The pope made his new Mary a reformed whore because he knew that the faithful needed a story of penance that was at once alluring and inspiring. The early Middle Ages were a time of tremendous social tumult — war and disease roiled nations and sent destitute women into the streets. Gregory’s church needed a character from Jesus’ circle who provided an answer to this misery, who proved that the path of Christ was an escape from the pressures of the sinful world. The mysterious Magdalene of the Resurrection story was peripheral enough to be reinvented. Finally, the church fathers were able to put the inconvenient woman to good use.

Newsweek interviews the familiar academic admirers of Gnosticism such as Elaine Pagels and Bart Ehrman. Karen King of Harvard offers some critical words about The Da Vinci Code as too retro:

The current Magdalene cult still focuses on her sexuality even though no early Christian writings speak of her sexuality at all. “Why do we feel the need to resexualize Mary?” wonders Karen King, author of “The Gospel of Mary of Magdala.” “We’ve gotten rid of the myth of the prostitute. Now there’s this move to see her as wife and mother. Why isn’t it adequate to see her as disciple and perhaps apostle?”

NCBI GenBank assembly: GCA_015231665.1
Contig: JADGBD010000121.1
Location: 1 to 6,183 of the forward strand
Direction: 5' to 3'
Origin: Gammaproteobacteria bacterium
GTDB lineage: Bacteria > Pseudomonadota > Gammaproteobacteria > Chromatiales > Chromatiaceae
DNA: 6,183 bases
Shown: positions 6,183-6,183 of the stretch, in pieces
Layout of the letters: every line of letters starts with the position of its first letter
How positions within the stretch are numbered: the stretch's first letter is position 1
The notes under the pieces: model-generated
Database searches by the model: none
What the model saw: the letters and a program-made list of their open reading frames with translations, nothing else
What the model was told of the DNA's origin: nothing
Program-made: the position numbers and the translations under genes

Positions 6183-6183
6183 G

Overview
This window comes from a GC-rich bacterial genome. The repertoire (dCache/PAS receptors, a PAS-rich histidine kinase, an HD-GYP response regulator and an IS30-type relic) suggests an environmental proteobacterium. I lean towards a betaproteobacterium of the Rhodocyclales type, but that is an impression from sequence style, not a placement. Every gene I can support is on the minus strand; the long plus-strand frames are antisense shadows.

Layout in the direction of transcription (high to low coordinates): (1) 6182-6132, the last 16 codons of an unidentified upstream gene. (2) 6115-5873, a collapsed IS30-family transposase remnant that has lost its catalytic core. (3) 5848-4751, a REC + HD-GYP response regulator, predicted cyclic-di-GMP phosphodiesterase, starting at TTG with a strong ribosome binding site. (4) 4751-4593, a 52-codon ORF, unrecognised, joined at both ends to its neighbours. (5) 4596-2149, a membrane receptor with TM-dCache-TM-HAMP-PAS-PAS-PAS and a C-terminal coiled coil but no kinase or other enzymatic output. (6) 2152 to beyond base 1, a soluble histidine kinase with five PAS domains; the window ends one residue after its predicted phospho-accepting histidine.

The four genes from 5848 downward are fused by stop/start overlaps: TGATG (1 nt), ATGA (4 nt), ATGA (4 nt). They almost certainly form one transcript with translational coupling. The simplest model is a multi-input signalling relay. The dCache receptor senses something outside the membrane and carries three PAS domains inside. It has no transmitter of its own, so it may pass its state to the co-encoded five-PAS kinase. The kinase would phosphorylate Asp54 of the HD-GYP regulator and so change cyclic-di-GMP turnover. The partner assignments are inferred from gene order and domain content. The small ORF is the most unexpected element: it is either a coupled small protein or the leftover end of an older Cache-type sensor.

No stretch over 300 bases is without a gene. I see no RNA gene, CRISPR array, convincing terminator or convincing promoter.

The story would have been more informative, and may have even offered a clash of ideas, had Newsweek interviewed Da Vinci critics such as Darrell Bock, Greg Jones, Sandra Miesel, or Amy Welborn.

At least we can be thankful the story doesn’t indulge in hysterical Gospel of Judas-style predictions that Sunday-school teachers will have to rethink the entirety of their message because a Gnostic text preaches Gnosticism.

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  • dk

    The Brown types out to mine the Kabbalah craze and Enochian magic, which gets into all kinds of interesting Jewish and Catholic apocrypha, some of which is referenced in the canonical books. And there are plenty of esoteric medieval and renaissance tie-ins. Using solid primary material and scholarship, you could make a conspiracy book that would be harder to dismiss. If you didn;t present it as fact but as accurately researched and at least plausible, religionists would tear their hair out about all the odd troublings stuff they don’t know about the past and would rather not know about. Like the Cadaver Synod, a real Hollywood moment nobody has ever tapped. Truth is stranger and more threatening than fiction.